I’m no fan of Ellison, but I know a brilliant political stroke when I see one.
We’ve learned that the new congressman — in a savvy bit of political symbolism — will hold the personal copy once owned by Thomas Jefferson.
“He wanted to use a Koran that was special,” said Mark Dimunation, chief of the rare book and special collections division at the Library of Congress, who was contacted by the Minnesota Dem early in December. Dimunation, who grew up in Ellison’s 5th District, was happy to help.
Jefferson’s copy is an English translation by George Sale published in the 1750s; it survived the 1851 fire that destroyed most of Jefferson’s collection and has his customary initialing on the pages.
One person unlikely to be swayed by the book’s illustrious history is [Rep. Virgil] Goode, who released a letter two weeks ago objecting to Ellison’s use of the Koran…
Goode, who represents Jefferson’s birthplace of Albemarle County, had no comment yesterday.
Maybe there’s a compromise at work here. As I understand it, the Koran isn’t really the Koran unless it’s in Arabic. To wit: “The Prophet Muhammad inwardly heard the Arabic verses of the Koran. He did not simply encounter the Divine Meaning and compose his own words to express it. Therefore, no translation of the Arabic Koran into any language can be the Holy Koran, but is simply a human interpretation, which may be inspired but does not exist on the sublime level of revelation.” So, technically, he’s not swearing on the Koran. Happy now, Dennis Prager?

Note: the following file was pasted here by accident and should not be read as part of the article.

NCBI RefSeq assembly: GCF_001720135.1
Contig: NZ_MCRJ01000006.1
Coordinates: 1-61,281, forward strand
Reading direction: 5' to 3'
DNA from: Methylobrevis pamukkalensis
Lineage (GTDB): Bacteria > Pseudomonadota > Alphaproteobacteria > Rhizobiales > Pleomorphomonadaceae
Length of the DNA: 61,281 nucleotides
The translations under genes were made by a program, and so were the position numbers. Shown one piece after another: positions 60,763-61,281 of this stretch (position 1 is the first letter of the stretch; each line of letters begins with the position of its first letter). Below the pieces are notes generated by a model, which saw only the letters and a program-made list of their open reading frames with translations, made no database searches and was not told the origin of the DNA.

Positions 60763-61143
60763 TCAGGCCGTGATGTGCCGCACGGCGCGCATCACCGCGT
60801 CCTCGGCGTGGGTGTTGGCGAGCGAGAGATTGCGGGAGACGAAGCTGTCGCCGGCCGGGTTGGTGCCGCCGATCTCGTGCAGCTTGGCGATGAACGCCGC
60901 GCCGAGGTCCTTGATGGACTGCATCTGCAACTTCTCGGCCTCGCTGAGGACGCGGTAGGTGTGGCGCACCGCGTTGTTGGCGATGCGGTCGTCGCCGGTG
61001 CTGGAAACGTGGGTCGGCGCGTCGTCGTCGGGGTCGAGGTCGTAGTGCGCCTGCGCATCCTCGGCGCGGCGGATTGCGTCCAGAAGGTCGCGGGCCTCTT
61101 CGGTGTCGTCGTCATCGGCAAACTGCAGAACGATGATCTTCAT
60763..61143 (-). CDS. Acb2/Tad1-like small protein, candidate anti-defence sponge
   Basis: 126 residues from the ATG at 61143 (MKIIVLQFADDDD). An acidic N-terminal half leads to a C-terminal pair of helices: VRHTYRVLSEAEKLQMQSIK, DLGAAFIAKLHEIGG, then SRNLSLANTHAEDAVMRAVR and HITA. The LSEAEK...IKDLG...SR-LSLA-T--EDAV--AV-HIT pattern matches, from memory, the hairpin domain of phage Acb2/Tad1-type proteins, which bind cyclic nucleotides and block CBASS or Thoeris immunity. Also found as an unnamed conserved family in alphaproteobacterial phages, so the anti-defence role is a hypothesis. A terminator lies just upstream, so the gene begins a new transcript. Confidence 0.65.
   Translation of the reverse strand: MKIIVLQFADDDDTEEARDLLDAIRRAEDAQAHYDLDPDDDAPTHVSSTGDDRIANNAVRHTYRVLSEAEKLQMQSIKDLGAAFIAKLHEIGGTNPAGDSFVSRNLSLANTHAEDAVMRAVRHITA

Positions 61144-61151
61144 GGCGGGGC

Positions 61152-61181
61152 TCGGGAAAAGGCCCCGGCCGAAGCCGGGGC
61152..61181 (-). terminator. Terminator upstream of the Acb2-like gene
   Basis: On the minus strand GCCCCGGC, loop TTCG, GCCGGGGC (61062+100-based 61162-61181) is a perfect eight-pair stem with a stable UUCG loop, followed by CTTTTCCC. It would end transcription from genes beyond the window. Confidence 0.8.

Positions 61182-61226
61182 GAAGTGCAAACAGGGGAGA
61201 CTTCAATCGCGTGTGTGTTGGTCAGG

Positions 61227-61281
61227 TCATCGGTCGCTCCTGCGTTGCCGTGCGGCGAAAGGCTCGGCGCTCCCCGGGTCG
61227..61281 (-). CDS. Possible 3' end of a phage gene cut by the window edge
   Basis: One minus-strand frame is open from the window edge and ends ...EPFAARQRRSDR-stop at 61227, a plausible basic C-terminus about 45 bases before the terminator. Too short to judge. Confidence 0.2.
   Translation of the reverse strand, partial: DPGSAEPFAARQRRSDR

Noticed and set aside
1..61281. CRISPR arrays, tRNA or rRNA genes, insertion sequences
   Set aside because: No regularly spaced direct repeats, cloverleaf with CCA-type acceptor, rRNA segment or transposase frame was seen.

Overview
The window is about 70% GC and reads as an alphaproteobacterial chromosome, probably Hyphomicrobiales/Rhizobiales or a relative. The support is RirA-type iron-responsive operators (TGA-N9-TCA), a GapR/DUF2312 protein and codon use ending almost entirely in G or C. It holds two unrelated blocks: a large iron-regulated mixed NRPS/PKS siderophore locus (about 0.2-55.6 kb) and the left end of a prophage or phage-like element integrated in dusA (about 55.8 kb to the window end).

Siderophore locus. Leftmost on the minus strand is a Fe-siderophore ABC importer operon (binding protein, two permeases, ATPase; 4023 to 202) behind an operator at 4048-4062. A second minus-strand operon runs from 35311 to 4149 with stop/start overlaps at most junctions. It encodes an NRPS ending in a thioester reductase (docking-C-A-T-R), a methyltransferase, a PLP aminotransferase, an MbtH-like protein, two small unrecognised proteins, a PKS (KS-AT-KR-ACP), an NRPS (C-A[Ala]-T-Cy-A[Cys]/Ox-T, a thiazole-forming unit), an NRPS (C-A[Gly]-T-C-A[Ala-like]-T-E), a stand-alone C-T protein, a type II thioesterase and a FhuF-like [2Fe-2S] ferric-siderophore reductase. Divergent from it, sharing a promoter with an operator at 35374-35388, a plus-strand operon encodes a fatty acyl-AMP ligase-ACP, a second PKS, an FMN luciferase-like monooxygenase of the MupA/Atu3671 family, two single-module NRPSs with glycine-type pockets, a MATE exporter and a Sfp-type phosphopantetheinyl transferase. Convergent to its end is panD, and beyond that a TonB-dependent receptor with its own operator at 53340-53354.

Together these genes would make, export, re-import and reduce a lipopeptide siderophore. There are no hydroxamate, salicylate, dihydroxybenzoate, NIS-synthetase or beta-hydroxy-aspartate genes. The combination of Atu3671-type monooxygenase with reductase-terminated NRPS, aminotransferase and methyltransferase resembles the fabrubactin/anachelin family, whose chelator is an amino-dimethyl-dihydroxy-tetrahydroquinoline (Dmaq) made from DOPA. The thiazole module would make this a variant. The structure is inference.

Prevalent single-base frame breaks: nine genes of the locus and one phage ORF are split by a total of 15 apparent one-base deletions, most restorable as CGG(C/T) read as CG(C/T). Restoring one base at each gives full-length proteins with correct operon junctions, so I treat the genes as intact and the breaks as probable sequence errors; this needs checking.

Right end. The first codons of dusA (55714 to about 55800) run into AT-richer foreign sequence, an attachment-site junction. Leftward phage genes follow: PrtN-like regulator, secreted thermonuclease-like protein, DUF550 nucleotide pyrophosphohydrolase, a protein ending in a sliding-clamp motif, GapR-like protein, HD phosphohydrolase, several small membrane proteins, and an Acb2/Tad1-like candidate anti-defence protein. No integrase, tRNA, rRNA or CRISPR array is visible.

Update: Reader “Verbal Abuse” reminds us that Jefferson’s gloss on the Koran might not be the same as Ellison’s. Not only did he send the U.S. Navy to confront the Barbary pirates, but, as Bill Bennett quotes him, he once had a memorable encounter with an Arab ambassador:
When he served as America’s minister to France in the mid-1780s, Jefferson had once confronted an Arab diplomat, demanding to know by what right his country attacked Americans in the Mediterranean:
The Ambassador answered us that it was founded on the Laws of the Prophet, that it was written in their Koran, that all nations who should not have answered their authority were sinners, that it was their right and duty to make war upon them wherever they could be found, and to make slaves of all they could take as prisoners.